Former Trump advisor, former senator headed to GOP Runoff For Georgia 3rd

May 22, 2024
4 mins read
Former Trump advisor, former senator headed to GOP Runoff For Georgia 3rd
Brian Jack (left) and former Sen. Mike Dugan speak at last month's Atlanta Press Club debate. AP Photo/Jason Allen

Brian Jack, who was an advisor to former president Donald Trump, and Army veteran and former state senator Mike Dugan are headed to a June 18 runoff in Georgia’s conservative 3rd Congressional District after no candidate surpassed 50% of the vote.

The Associated Press called the race at about 11:20 p.m. Tuesday. With 13 of the 15 counties making up the 3rd District fully counted, Jack held a solid lead with about 46.8% of the vote, ahead of second-place Dugan with nearly 26% of the vote late Tuesday night.

Businessman and former state senator Mike Crane was at about 15%, former state Rep. Philip Singleton had nearly 7% and businessman, former police officer and state GOP committeeman Jim Bennett had just over 5%, according to unofficial results late Tuesday night.

The winner of the runoff will go on to be the heavy favorite in a November contest against the Democratic candidate, nuclear medicine technologist Maura Keller, whom AP projected to win with about 52.6% of the voter over retired physician Val Almonord.

The race for the 3rd District opened up when Congressman Drew Ferguson, a Republican from The Rock, announced plans to retire in December.

Ferguson was a conservative who first won the seat in 2016, but some of his right-wing constituents said they disapproved of some of his votes.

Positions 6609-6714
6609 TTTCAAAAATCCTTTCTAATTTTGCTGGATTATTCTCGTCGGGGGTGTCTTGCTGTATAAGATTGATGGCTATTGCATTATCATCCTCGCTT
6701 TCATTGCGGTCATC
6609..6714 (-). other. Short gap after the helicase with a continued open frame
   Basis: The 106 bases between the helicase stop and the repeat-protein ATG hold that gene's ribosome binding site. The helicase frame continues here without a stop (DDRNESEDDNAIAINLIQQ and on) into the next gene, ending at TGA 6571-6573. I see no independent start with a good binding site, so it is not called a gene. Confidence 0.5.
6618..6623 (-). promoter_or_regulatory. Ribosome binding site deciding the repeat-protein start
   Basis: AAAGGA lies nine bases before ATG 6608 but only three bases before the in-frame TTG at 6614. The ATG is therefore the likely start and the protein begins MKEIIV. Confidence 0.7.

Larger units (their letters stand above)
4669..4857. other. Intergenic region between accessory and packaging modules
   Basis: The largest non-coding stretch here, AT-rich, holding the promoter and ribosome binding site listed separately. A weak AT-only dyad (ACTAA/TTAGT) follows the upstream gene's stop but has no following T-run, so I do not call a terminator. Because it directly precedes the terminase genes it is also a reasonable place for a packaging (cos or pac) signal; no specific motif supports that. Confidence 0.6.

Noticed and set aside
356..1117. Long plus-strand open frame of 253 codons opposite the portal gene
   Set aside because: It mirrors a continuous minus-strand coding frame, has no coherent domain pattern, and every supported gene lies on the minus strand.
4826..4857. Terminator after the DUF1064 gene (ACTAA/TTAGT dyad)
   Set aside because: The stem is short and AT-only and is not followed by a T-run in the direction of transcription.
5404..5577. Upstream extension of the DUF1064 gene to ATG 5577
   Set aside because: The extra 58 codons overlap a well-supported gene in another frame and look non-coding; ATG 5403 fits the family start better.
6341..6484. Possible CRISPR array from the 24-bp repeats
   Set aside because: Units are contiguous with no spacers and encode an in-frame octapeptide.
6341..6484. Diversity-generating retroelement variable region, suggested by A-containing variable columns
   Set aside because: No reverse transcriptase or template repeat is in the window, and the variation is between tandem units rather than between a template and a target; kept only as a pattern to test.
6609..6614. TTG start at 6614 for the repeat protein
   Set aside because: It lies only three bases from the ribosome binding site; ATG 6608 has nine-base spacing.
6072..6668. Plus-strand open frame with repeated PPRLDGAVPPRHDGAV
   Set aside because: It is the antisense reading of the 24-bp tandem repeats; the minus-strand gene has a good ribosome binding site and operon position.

He made headlines last fall during a battle over the House Speaker position, withdrawing support for Ohio Republican Congressman Jim Jordan after Ferguson said he and his family received death threats from Jordan allies.

The west Georgia district, which includes some of Atlanta’s southern suburbs and Columbus’ northern suburbs and stretches west to the Alabama border, has voted reliably Republican for years, and flipping it blue would represent a major upset.

Ferguson defeated Almonord by 37 percentage points in 2022, and Trump beat now-President Joe Biden by nearly 30 points in District 3 in 2020, despite losing the state overall.

Jack’s yard signs and campaign ads attest to his relationship with Trump, and he frequently touts the former president’s endorsement from the campaign trail.

“I served in his White House from the first to last day of his administration as the White House political director, and to sell myself, I think that I will look at the record of accomplishment and success that we had and we delivered in that administration,” he said in an Atlanta Press Club debate late last month.

“I was proud to work with him by his side for those four years in the White House, and that’s the exact same type of character, integrity and loyalty you’ll get for me if you elect me to Congress.”

Trump endorsed Jack early in the race, and his candidacy is seen as a bellwether for the former president’s popularity in Georgia after most of his endorsed candidates failed to make headway in 2022.

Trump cut another video promoting Jack last week, calling on Georgians in the district to vote for what he called a “very special man.”